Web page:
Royal Navy Medic attends NATO Summit in Chicago as part of Ceremonial Party

This news article was published under the 2010 to 2015 Conservative and Liberal Democrat coalition government

Heroic Royal Navy Medical Assistant Liam O'Grady, who saved four colleagues in Afghanistan in 2011, represents UK.

This weekend leaders from around the world have gathered for the NATO Summit in Chicago. Prime Minister David Cameron, Foreign Secretary William Hague, and Defence Secretary Philip Hammond will represent the UK and attend the Summit.

Also in attendance at this weekend’s NATO Summit will be a Royal Navy Medical Assistant, Liam O’Grady, who saved the lives of four colleagues injured in a grenade attack in Afghanistan in 2011. Having just received a Military Cross this week from Prince Charles at Buckingham Palace, Medical Assistant (MA) O’Grady has been chosen to attend the NATO Summit in Chicago as part of the ceremonial party.

Speaking about the honour of attending the NATO Summit, he said, “I am very excited about being part of such a high-powered event in Chicago. It is an honour to take part. As part of the ceremonial party I am representing the UK, and my Military Cross citation will be read out.”

A Military Cross is granted in recognition of exemplary gallantry during active operations against the enemy on land. In 2011, MA O’Grady, despite shrapnel wounds to his leg and face, ran across open ground while grenades were exploding around him to drag his stricken patrol sergeant to safety. He gave immediate lifesaving treatment to the commander who had severe wounds to his chest and abdomen before going on to stabilise three other wounded colleagues. Only after the commander had been extracted by helicopter and he had helped carry the other casualties 800 metres uphill through hostile territory did MA O’Grady allow his own wounds to be treated.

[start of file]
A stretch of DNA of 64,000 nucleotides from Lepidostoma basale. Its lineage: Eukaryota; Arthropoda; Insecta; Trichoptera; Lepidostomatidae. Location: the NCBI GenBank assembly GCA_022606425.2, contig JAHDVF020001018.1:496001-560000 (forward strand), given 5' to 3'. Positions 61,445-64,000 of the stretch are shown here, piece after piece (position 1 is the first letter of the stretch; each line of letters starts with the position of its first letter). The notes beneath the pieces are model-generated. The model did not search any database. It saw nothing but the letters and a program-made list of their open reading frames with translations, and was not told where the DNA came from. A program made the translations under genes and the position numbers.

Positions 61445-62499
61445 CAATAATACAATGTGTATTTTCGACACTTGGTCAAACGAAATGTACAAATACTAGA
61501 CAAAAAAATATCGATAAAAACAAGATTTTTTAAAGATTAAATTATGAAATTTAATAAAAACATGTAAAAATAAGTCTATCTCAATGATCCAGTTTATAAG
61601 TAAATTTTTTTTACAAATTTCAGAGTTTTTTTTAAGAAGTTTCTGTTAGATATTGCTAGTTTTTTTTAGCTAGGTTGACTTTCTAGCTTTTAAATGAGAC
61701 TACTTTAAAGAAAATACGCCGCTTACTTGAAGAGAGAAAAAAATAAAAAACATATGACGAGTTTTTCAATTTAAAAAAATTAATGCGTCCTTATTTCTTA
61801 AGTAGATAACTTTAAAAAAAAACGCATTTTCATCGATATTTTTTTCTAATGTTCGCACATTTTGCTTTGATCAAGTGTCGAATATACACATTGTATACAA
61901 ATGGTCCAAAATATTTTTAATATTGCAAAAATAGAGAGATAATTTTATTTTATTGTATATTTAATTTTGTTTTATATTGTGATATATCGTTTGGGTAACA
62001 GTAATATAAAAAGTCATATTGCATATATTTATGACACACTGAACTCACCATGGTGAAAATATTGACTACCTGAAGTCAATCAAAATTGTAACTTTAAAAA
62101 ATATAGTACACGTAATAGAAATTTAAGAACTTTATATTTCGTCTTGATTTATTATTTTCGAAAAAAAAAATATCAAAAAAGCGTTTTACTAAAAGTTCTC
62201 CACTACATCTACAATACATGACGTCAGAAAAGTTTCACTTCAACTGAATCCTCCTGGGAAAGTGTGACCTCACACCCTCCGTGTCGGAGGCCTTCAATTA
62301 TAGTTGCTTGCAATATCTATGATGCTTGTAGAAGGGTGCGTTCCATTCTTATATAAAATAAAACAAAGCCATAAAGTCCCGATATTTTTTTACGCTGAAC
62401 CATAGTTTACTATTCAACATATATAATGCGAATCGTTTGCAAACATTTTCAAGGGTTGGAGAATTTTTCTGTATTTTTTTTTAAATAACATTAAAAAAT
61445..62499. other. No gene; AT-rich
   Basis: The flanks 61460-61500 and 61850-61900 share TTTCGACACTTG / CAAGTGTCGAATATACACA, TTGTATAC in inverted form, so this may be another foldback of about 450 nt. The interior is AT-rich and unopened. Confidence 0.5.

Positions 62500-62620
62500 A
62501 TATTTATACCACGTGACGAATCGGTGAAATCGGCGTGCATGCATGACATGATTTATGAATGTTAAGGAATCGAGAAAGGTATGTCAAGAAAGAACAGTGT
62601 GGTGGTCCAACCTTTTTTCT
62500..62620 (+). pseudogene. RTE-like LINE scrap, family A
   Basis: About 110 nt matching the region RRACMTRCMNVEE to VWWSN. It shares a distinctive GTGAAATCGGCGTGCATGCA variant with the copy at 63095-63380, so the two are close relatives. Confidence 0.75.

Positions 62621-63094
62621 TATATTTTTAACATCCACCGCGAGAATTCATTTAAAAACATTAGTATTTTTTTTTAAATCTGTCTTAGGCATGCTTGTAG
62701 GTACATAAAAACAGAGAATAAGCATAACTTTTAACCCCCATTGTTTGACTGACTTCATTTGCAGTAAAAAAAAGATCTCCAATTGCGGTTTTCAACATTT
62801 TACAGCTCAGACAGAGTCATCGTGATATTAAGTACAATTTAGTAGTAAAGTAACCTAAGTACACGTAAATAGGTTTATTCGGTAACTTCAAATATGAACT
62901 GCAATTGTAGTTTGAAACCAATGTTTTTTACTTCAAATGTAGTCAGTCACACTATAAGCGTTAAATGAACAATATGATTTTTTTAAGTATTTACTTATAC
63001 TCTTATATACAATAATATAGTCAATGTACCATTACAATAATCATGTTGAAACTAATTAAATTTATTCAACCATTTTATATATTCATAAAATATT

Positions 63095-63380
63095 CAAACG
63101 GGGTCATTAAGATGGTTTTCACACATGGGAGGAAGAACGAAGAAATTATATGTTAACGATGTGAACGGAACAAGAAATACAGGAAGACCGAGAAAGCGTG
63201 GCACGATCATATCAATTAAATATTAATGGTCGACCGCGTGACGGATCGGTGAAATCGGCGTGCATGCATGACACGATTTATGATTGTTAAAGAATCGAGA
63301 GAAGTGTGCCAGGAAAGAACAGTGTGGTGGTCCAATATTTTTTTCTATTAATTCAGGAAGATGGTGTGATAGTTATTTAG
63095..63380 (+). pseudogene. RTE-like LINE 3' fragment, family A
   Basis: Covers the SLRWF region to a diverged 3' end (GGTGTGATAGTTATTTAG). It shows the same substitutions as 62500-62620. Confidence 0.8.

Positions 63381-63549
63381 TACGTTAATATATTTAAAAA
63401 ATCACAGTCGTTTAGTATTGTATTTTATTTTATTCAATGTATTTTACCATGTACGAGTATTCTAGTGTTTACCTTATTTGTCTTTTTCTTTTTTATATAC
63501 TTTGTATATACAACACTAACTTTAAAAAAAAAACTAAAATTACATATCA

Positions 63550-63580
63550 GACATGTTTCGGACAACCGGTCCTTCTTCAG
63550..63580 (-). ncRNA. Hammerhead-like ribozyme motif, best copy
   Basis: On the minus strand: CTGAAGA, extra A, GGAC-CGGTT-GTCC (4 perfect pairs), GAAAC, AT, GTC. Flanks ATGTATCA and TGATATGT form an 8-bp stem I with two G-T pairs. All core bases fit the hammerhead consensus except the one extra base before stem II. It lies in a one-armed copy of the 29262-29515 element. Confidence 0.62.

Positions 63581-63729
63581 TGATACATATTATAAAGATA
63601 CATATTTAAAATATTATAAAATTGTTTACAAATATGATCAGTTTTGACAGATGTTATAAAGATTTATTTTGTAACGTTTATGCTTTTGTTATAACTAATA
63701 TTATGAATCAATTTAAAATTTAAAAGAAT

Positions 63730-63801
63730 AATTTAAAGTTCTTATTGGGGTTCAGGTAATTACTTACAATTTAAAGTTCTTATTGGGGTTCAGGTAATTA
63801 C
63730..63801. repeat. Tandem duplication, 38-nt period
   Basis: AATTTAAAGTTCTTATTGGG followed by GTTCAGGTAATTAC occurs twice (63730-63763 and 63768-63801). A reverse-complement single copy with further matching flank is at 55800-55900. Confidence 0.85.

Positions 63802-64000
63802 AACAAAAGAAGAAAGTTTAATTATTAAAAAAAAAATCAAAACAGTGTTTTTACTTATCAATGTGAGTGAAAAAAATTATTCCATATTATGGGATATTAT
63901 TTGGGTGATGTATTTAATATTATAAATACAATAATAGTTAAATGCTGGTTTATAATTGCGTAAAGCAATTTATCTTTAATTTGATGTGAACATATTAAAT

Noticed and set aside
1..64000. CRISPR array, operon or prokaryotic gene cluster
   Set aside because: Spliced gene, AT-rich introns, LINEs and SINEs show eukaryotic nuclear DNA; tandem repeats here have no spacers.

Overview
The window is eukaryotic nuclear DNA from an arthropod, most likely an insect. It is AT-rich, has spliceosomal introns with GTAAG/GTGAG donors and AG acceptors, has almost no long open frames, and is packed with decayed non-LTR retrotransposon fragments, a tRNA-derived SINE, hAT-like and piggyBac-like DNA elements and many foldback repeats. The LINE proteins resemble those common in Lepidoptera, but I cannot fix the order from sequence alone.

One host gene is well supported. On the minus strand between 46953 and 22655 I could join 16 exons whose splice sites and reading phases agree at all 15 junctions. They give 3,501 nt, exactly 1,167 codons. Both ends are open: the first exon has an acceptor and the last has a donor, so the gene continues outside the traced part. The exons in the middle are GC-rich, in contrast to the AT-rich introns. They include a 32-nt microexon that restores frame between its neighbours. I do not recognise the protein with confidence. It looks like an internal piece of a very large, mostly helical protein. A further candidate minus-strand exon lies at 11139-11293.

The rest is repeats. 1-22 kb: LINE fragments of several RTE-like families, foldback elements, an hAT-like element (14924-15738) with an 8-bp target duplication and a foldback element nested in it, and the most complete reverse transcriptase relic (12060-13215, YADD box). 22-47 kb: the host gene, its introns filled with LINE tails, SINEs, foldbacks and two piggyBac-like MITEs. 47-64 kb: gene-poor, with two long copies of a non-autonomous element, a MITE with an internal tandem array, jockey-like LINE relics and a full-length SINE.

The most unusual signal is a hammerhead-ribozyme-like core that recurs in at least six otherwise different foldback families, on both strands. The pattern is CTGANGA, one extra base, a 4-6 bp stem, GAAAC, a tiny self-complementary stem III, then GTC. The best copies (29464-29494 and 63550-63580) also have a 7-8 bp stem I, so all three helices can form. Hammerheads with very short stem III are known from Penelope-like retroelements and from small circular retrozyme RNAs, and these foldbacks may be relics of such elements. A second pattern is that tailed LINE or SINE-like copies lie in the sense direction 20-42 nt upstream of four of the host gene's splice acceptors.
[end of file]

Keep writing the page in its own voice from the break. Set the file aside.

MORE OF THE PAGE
According to MA O’Grady’s citation the medic displayed ‘exemplary gallantry, selflessness and devotion to duty’. His ‘instinctive bravery and total disregard for his own safety, followed by exceptional handling of a mass-casualty situation as a lone medic while wounded and under threat of further attack’ undoubtedly saved the life of his patrol sergeant. While the patrol’s second-in-command organised the remainder of the team to fire back at the insurgents, MA O’Grady attended to the wounded with ‘coolness and professionalism despite the risk of further injury to himself’.

MA O’Grady is now based on board Plymouth warship HMS Sutherland. He had been in the Royal Navy for just two years when he was sent on his first deployment to Afghanistan and attached to an Army patrol occupying Checkpoint Richka, a tiny compound in the Green Zone of the Upper Gereshk Valley. He has now fully recovered from his injuries.

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